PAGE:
Written by: Michael Den Boer on September 5th, 2017
Theatrical Release Date: Germany, 1921
Director: Fritz Lang
Writers: Fritz Lang, Thea von Harbou
Cast: Lil Dagover, Walter Janssen, Bernhard Goetzke, Hans Sternberg, Karl Rückert, Max Adalbert, Wilhelm Diegelmann
BluRay released: July 24th, 2017
Approximate running times: 116 Minutes
Aspect Ratio: 1.33:1 Aspect Ratio / 1080 Progressive / MPEG-4 AVC
Rating: PG (UK)
Sound: LPCM Stereo with original German intertitles
BluRay Release: Eureka Video
Region Coding: Region B
Retail Price: £19.99 (UK)
“A young woman confronts the personification of Death, in an effort to save the life of her fiancé. Death weaves three romantic tragedies and offers to unite the girl with her lover, if she can prevent the death of the lovers in at least one of the episodes. Thus begin three exotic scenarios of ill-fated love, in which the woman must somehow reverse the course of destiny: Persia, Quattrocento Venice, and a fancifully rendered ancient China.” – Synopsis provided by the Distributor
Der müde Tod (Destiny) was co-written and directed by Fritz Lang, a filmmaker who is most remembered as one of key contributors to German Expressionism. Notable German films directed by Lang include, Dr. Mabuse: The Gambler, Metropolis, Spies, Woman in the Moon and M. Notable Hollywood films directed by Lang include, Hangmen Also Die!, Scarlet Street, Clash by Night and The Big Heat.
One of the five cinematographer’s on Der müde Tod (Destiny) was Fritz Arno Wagner whose other notable films include, Nosferatu and Diary of a Lost Girl. The screenplay was co-written and adapted from a novel written by Thea von Harbou (Fritz Lang’s wife when this film was being made). Their collaboration would span twelve years culminating with the film The Last Will of Dr. Mabuse.
Though love stories have long been a staple of cinema. Far too many of these films present Love in an unrealistic way that are bogged down by happy endings. Then there are films like Fritz Lang’s Der müde Tod (Destiny), a film that perfectly captures the essence of love.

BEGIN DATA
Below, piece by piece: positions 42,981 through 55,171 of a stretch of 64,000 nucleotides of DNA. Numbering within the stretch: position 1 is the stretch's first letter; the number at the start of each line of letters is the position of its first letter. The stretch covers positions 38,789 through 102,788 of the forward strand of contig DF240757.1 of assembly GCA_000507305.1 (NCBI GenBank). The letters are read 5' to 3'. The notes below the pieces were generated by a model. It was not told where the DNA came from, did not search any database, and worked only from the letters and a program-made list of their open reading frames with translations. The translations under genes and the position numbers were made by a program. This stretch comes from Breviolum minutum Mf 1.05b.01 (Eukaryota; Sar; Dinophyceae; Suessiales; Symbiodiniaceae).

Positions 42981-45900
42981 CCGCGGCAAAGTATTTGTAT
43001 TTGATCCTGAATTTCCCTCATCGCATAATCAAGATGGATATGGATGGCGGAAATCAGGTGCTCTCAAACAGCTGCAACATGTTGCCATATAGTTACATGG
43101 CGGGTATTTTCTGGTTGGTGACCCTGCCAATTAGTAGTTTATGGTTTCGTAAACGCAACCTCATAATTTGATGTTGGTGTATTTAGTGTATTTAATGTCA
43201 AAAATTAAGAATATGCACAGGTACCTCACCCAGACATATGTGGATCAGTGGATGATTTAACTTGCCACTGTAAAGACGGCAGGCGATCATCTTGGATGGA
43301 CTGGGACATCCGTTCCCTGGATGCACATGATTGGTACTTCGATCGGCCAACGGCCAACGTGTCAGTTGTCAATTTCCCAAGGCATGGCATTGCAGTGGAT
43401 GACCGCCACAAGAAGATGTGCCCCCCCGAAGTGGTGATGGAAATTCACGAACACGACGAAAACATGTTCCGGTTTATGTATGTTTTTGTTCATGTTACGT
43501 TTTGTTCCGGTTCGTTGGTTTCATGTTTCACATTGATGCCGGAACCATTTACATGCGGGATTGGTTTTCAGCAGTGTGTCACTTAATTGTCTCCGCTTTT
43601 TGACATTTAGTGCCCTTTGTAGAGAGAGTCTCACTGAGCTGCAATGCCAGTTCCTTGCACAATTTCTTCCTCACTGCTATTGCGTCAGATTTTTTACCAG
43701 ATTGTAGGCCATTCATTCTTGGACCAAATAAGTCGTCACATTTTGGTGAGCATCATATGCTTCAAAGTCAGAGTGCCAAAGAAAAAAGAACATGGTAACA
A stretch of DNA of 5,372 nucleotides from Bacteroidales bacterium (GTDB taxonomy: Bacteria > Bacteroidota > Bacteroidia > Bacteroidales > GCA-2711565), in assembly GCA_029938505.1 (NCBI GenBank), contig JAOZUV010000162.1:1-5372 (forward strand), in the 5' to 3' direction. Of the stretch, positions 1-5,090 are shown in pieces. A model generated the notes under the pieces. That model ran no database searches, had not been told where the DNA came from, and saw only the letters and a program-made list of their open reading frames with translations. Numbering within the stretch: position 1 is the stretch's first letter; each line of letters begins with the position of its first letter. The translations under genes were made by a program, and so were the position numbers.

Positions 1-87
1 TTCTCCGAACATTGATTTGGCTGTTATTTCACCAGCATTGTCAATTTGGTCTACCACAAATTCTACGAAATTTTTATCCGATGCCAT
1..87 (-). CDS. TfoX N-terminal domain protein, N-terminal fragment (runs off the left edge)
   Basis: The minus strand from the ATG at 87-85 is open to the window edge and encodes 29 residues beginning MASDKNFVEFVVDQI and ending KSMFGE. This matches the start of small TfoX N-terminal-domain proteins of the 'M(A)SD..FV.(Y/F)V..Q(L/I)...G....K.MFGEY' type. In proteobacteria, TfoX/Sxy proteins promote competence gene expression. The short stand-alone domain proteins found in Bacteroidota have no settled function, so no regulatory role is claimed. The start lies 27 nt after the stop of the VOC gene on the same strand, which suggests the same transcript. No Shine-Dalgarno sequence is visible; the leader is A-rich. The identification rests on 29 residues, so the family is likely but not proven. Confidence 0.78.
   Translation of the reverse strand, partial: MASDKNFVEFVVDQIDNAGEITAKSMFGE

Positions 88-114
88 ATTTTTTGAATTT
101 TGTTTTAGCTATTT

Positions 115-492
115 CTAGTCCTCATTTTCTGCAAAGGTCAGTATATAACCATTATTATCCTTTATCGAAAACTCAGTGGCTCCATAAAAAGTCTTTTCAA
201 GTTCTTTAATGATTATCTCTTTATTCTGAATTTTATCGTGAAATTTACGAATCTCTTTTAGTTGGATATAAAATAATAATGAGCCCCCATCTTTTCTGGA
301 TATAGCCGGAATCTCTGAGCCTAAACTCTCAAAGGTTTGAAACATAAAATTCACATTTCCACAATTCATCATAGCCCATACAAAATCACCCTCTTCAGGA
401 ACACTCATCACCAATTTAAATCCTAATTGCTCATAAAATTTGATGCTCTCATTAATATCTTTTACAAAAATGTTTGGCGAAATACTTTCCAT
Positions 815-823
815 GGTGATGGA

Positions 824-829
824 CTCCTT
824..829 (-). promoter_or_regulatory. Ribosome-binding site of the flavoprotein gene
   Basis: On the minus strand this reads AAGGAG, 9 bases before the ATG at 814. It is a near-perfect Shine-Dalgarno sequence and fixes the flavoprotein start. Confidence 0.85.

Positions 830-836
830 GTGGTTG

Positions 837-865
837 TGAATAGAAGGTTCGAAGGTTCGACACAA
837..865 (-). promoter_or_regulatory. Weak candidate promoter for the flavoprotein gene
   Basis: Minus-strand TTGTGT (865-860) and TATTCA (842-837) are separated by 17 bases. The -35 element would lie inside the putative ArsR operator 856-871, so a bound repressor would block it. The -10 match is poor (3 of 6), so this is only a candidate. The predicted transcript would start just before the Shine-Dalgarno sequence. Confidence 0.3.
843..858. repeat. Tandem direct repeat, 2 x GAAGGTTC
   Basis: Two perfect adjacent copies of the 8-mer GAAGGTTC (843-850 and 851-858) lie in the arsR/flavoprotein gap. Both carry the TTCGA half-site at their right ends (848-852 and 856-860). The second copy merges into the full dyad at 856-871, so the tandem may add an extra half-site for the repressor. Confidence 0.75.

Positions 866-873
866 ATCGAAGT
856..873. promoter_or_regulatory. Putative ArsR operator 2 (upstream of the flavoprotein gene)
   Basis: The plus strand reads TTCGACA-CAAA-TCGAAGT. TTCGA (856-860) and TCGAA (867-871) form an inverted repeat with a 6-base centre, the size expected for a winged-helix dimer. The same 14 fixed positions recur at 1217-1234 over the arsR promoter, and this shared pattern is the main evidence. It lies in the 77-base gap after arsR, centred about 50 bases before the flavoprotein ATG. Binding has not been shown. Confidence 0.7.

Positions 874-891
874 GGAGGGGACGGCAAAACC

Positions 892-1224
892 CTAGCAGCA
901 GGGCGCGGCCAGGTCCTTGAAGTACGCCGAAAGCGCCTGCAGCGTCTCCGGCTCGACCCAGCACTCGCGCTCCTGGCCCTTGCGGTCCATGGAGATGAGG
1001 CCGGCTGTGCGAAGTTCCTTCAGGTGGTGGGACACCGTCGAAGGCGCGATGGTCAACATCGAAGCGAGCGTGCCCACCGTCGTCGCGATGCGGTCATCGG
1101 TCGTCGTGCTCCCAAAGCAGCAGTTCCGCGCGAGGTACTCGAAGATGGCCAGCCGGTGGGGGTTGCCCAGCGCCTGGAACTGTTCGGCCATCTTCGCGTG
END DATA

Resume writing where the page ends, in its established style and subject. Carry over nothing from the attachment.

At the heart of the film is a story about woman who has just lost the man she loves. And unable to move on, she makes a deal with The Grim Reaper in hopes of reuniting with the man she loves. Unfortunately for her fulfilling such a request comes at a great cost. And in this film’s extraordinary ending, she is faced with the ultimate decision.
Structurally the film is bookend with scenes that involve the young woman mourning the loss of her lover and The Grim Reaper. With the bulk of the film’s narrative being made up of three other tales about doomed lovers. And the young woman character assumes the role of the object of desires of three men who all have tragic endings.
Once again Fritz Lang’s creates haunting imagery that perfectly reinforces the mood of the story at hand. Standout moments visually include, a scene where the young woman and The Grim Reaper are in a room filled with candles that represent lives. And film’s moment of truth where the young woman is forced to choose between reuniting with the man she loves or saving the life a baby who is trapped in a burning building.
Der müde Tod (Destiny) comes on a 50 GB dual layer (29.9 GB) BluRay. This release has been flagged for progressive playback and the film is presented in a 1.33:1 aspect ratio. The transfer for this release comes from a 2k restoration that was created by Friedrich-Wilhelm-Murnau-Stiftung and this is also the same source for Kino Lorber’s Region A Blu-ray release. And the end results is excellent presentation that is by far and away this film has looked in a very long time.
This release comes with one audio option, a LPCM stereo mix with German Intertitles and included with this release are removable English subtitles. The audio sounds, clean, clear, balanced and robust when they need too. The score for this release was composed by Cornelius Schwehr and performed by the Berlin Radio Symphony Orchestra under the direction of conductor Frank Strobel.
Extras for this release include, a video essay by David Cairns (15 minutes 27 seconds) and an audio commentary with film critic Tim Lucas.
Topics discussed in the video essay include, how the film got its English language title Destiny, the role that fate plays in this film and other Fritz Lang films, screenwriter Thea von Harbou and her creative partnership with Fritz Lang and his thoughts about the film.
The audio commentary with Tim Lucas is an insightful track that provides information about the film and Fritz Lang.
Rounding out the extras is a forty-four page booklet with cast & crew information, an essay titled How Fritz Lang forged his Destiny written by Philip Kemp, an essay titled Films worth seeing (Sehenswerte Filme) written by Kurt Pinthus, Production and Restoration Credits and Viewing Notes. Also included with this release is a DVD that has the same content included on the Blu-Ray included as part of this combo release. Overall Der müde Tod (Destiny) gets an exceptional release from Eureka Video, highly recommended.